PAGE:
The EU has struck a tentative deal with Afghanistan to take back thousands of refugees ahead of a major international donors' conference aimed at securing international financial aid for the war-ravaged country.
European Commission spokeswoman, Maja Kocijancic, told a news briefing in Brussels on Monday that there would be further "intense" work to implement the arrangement over the next few days.
"The European Union and Afghanistan reached an important political arrangement yesterday, the so-called Joint Way Forward on migration issues," she said.
Meanwhile, the European Council has said that the deal reflects the commitment of both sides "to step up their cooperation on addressing and preventing irregular migration, and on the return of irregular migrants, who do not fulfill the conditions for staying in the EU."
EU member states last Thursday endorsed the plan to pave the way for signing the deal in the run-up to the Brussels aid conference which will formally kick off Wednesday. Among those attending the aid conference will be UN Secretary General Ban Ki-moon, US Secretary of State John Kerry, Afghan President Ashraf Ghani and EU President Donald Tusk.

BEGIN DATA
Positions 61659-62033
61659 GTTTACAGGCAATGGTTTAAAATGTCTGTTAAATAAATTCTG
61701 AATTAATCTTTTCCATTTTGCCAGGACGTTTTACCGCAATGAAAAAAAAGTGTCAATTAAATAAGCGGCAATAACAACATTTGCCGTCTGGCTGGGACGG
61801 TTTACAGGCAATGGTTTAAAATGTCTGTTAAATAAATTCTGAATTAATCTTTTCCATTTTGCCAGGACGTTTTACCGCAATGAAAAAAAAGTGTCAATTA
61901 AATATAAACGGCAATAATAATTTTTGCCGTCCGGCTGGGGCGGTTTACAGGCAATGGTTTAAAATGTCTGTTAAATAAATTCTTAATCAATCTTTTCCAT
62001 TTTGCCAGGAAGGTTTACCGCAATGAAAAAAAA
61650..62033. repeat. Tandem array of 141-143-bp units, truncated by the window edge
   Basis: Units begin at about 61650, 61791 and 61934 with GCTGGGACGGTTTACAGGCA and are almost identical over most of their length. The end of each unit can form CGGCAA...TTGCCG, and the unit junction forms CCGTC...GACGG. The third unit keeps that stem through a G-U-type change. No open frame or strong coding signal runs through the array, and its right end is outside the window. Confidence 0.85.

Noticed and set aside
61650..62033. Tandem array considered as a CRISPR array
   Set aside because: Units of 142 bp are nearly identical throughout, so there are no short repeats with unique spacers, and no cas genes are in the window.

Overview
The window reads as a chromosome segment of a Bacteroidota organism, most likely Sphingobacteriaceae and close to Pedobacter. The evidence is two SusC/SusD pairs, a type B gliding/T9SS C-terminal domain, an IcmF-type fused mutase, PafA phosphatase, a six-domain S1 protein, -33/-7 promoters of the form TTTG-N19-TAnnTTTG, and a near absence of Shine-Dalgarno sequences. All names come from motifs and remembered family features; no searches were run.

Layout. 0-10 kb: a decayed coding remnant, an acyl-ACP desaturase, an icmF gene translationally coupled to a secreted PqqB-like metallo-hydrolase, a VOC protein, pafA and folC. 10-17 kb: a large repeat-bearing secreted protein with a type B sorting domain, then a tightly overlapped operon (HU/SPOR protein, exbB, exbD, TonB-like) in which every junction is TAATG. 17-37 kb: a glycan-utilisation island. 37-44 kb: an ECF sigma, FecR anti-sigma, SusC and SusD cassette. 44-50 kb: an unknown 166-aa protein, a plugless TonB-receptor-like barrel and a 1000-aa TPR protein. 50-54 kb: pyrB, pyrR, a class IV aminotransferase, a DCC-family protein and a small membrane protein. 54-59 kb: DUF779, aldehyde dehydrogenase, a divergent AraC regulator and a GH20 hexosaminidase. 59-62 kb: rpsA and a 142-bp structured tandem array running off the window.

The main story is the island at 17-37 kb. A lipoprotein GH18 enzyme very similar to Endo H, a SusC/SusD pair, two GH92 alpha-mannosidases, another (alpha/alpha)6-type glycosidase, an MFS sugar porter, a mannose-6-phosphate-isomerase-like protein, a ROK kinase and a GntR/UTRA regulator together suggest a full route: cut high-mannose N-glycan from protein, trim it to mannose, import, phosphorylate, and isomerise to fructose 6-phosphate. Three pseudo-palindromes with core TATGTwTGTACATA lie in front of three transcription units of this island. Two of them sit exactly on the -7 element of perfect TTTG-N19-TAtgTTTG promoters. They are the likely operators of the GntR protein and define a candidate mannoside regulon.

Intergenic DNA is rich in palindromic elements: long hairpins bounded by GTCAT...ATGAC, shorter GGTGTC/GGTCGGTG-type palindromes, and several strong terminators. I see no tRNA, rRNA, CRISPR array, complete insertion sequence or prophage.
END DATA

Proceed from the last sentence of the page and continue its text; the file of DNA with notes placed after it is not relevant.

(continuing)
EU denies aid tied to refugee deal
Senior European Union officials have denied that aid pledges would depend on the Kabul government accepting the return of thousands of Afghans from an overstretched Europe.
In March, a leaked EU memo suggested that financial pledges would be made in return for Afghanistan accepting 80,000 refugees and asylum seekers deported from EU countries.
Kocijancic on Monday declined to comment on the memo. She, however, said EU work to implement the deal will respect international standards.
The EU, faced with its worst migrant crisis since World War II, has already come under fire for a controversial deal with Turkey. In March, Brussels signed a deal with Ankara to stop the flow of refugees in exchange for billions of euros in financial aid to Turkey and the lifting of short-term visa requirements for Turks.
EU urged to respect its obligations
Reacting to the deal, Britain-based international rights group Amnesty International in statement called on the EU to respect its obligations with regard to genuine refugees.
"It would be inadmissible that any agreement forged in Brussels makes financial assistance for Afghanistan conditional on the Afghan government's cooperation to accept the readmission and return of asylum seekers," Amnesty's Horia Mosadiq said in a statement.
Like other parties to international treaties, the EU is legally obliged to admit people fleeing war and persecution. However, it can turn back people classified as economic migrants.
Europe is facing an unprecedented influx of refugees, most of whom are fleeing conflict-ridden zones in North Africa and the Middle East, particularly Syria. The conflicts they are fleeing are usually instigated by the very European and non-European countries they seek to finally settle in.